This is false. Consider the sequence

$$a_{j} = \begin{cases}2 && \text{if }j\text{ is odd}\\
\frac{1}{2} && \text{if }j \text{ is even} \end{cases}$$

we have for all $n$

$$1 \leq (a_{1}...a_{n})^{\frac{1}{n}} \leq 2^{\frac{1}{n}}$$

Thus

$$\lim_{n \rightarrow \infty}(a_{1}...a_{n})^{\frac{1}{n}} = 1$$

But

$$\lim_{n \rightarrow \infty}\frac{\sum_{j=1}^{2n}a_{j}}{2n} = \lim_{n \rightarrow \infty}\frac{2n+\frac{1}{2}n}{2n} = \frac{5}{4}.$$

I think your proof can be written out a little more clearly, and with fewer steps, words and symbols. In particular, I will only use one "lemma" before moving to the main proof.

Lemma: For each $n\in\mathbb N$, $a_n \geq a_0 + n$.

Proof: Induction. For $n=0$, the proof is trivial. For general $n$, assume $a_n\geq a_0 + n$. Then, $a_{n+1} > a_n$ and $a_{n+1}$ is an integer, so $$a_{n+1}\geq a_n + 1 \geq (a_0 + n) + 1 = a_0 + (n+1)$$ which concludes the proof.

Main proof. Let $$b_n=\left(1+\frac1{a_{n'}}\right)^{a_{n'}}.$$

Let $\epsilon > 0$. Then, from the definition of limits and because we know that
$$\lim_{n\to\infty}\left(1+\frac1n\right)^n = e$$

we know that there exists some $M\in\mathbb N$ such that, for all $n\in \mathbb N$ such that $n\geq M$, we have $$\left|e-\left(1+\frac1n\right)^n\right|\leq\epsilon.$$

Let $M' = M - a_0$. Let $n'\in\mathbb N$ be such that $n' > M'$. Then, we have $$a_{n'} \geq a_0 + n' \geq a_0 + M' \geq a_0 + M-a_0 \geq M.$$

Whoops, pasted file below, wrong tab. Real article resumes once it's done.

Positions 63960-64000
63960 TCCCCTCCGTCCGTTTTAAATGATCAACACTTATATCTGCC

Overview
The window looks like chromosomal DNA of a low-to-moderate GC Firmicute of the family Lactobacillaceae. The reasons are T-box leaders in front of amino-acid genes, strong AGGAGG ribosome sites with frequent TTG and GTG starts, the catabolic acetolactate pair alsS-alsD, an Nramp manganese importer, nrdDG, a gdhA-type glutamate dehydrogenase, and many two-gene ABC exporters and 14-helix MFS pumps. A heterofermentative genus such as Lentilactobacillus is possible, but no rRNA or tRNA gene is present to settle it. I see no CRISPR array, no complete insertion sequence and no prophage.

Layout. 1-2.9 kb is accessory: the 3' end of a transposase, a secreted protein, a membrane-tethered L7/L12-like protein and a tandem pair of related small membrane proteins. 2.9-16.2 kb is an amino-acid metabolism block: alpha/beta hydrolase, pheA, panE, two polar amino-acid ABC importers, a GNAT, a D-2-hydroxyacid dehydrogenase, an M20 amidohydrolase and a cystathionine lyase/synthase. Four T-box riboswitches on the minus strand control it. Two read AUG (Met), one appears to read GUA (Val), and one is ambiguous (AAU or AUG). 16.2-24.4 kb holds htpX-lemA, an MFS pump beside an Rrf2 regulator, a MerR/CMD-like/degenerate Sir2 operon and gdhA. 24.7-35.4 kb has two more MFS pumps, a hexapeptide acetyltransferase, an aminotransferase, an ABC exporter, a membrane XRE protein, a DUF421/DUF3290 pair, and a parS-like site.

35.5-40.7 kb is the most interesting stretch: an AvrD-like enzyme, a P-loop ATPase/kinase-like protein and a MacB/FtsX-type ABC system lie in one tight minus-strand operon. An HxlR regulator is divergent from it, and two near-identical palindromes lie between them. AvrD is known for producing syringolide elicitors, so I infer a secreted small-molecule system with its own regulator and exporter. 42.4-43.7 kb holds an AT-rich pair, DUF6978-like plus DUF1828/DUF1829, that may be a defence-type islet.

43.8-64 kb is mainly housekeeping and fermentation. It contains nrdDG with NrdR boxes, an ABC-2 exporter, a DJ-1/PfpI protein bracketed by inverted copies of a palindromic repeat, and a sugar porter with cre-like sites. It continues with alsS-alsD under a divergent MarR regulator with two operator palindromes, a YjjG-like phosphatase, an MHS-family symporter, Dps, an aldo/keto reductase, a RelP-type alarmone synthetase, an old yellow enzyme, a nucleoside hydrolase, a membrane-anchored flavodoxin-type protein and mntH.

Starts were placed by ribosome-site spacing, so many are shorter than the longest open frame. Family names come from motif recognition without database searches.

Therefore, we know that $a_n' \geq M$, which means that

$$|e-b_{n'}|=\left|e-\left(1+\frac1{a_{n'}}\right)^{a_{n'}}\right|\leq \epsilon.$$

Because $n'$ was arbitrary, we know that the inequality above is true for all $n'$. In other words, this proves the statement:

$$\exists M': \forall n'\in \mathbb N: n'>M'\implies |e-b_{n'}|\leq \epsilon$$

Because the choice of $\epsilon$ was arbitrary, we know that the statement above is true for all $\epsilon > 0$, and this is exactly the definition of the limit of the sequence $b_n$ being $e$.

In particular, the changes from your proof are:

- There is no splitting of cases when $a_1$ is positive or negative. This splitting of cases is not needed, because in both cases, we will need $a_n$ to eventually be not only positive, but also larger than some (usually big) number.
- There are no subsequences in my proof, everything follows directly and cleanly from the definitions of limits.
- There is no need for the concept of "shifted" (or "moved", as you call them) sequences.

## Best Answer

Squaring both sides, \begin{align*} a_{n+1}^2 = a_n^2 + 2\frac{a_n}{a_n^3} + \frac{1}{a_n^6} > a_n^2 + 2\frac{1}{a_n^2} \end{align*} and squaring again, \begin{align*} a_{n+1}^4 > a_n^4 + 4 + \frac{4}{a_n^4} > a_n^4 + 4 \end{align*} and so \begin{align*} a_{n+1}^4 = a_1^4 + \sum_{k=1}^{n}(a_{k+1}^4 - a_k^4) > 4n + a_1^4 \rightarrow \infty \end{align*}